Run by the same family enterprise that feeds stacks of pancakes to hungry students at Jacks N Joe next door, Tirebiter Brewery celebrated its grand opening this past weekend.
“We pretty much just made the place we would want to go to,” said Dagmar Gudmundsson, a USC alumnus and Tirebiter’s assistant manager. Isabelle Bednorz, the co-owner of the brewery, concurred.
“We can’t have everyone over at our house, but we can create this place and invite all our friends [and] family,” Bednorz said.
The brewery is set in an enclave just to the right of Jacks N Joe, which can make it hard to find, but Mark Bednorz, Isabelle’s father and a co-owner of Tirebiter along with his wife Vianney, sees that as a positive.
“It’s like an oasis away from the city. You don’t hear traffic. There’s no cars going by,” Mark Bednorz said.
Enclosed by buildings on all sides, Tirebiter houses a full brewery that sits out in the open behind the bar as a projector constantly runs, screening everything from old black-and-white films to the NBA Finals.
But Tirebiter isn’t just a place to hang out and talk. Unlike a lot of the other bars and restaurants around campus, it presents live music on a small stage inside the brewery.
The grand opening featured a performance by Charlie Lubeck, a contender on the second season of Oxygen’s “The Glee Project,” playing upbeat music with his guitar. On Saturday night, Thornton School of Music student Thaddeus Scherer continued the festivities with an acoustic set. Afterward, David Ayscue & Friends — also a USC Thornton alumnus-led band -— closed out the night with a funky setlist delivered to a packed house.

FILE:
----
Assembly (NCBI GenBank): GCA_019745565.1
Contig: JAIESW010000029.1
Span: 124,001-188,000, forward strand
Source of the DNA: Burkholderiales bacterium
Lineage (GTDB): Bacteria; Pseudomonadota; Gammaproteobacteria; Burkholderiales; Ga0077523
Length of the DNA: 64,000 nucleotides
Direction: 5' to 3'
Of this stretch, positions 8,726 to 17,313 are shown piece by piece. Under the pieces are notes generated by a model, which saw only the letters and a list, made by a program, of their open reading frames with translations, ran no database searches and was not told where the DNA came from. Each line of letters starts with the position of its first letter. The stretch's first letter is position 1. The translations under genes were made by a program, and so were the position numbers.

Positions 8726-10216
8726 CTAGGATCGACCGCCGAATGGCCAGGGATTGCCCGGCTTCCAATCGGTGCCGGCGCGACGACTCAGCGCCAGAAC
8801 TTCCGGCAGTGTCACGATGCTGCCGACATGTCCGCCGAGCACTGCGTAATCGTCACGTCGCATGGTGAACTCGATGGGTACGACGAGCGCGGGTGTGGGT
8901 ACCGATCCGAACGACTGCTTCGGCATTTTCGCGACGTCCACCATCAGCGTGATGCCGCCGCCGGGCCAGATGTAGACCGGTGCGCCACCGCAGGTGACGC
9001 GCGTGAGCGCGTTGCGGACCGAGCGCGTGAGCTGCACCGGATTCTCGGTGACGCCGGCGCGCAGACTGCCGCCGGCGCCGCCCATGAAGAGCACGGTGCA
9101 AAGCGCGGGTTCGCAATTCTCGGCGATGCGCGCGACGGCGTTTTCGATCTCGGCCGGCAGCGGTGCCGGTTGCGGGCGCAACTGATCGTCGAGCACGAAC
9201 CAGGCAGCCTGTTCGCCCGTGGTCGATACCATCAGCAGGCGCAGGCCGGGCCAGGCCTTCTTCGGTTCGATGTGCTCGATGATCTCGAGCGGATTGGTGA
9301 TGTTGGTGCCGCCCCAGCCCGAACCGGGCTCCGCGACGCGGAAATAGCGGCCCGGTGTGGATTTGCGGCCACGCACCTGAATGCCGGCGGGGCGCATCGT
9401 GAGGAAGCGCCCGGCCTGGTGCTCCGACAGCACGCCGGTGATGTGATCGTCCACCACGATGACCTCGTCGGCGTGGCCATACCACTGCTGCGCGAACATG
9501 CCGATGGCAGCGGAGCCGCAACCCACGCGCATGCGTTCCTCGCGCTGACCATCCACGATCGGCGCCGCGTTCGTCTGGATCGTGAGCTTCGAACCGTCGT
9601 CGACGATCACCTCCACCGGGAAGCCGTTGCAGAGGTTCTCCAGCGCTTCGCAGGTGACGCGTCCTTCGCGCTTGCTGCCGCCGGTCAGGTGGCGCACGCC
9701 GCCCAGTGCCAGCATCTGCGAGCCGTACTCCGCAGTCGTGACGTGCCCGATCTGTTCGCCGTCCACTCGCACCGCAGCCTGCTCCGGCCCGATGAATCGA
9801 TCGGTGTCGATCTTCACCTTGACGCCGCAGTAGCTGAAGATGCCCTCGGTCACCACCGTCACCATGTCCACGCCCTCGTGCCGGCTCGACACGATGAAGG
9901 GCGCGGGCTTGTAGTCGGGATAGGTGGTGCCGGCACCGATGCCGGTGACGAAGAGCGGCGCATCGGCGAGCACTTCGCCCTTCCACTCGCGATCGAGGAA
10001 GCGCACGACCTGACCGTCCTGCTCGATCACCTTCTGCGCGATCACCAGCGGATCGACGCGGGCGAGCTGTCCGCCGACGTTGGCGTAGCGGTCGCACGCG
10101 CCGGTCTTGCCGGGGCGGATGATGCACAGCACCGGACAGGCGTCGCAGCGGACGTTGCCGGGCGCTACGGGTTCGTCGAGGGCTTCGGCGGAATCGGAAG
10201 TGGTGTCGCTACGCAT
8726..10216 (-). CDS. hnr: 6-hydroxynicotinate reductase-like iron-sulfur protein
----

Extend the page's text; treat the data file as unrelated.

Rather than spend on advertising, Tirebiter spends money on paying musicians for performing in their space. To bring in customers, they hope to foster the same organic word-of-mouth publicity that made Jacks N Joe a local hot spot.
“My best advertisement is you going and being like ‘oh my god’ and telling somebody ‘I had the most amazing whatever,’” Vianney Bednorz said. “And then you bring them in, or they come in because you told them.”
Attesting to this strategy is the fact that Tirebiter already has some regular customers who have come by at least three or four times, even though the brewery held its soft opening only two weeks ago. The family explained that the brewery itself is “handcrafted,” with the family and team pitching in long hours to put the place together.
“It’s just family. Maybe that’s the word for it.” Isabelle Bednorz said. “It is made with love.”
“[Both] the beer and the place,” Vianney Bednorz added.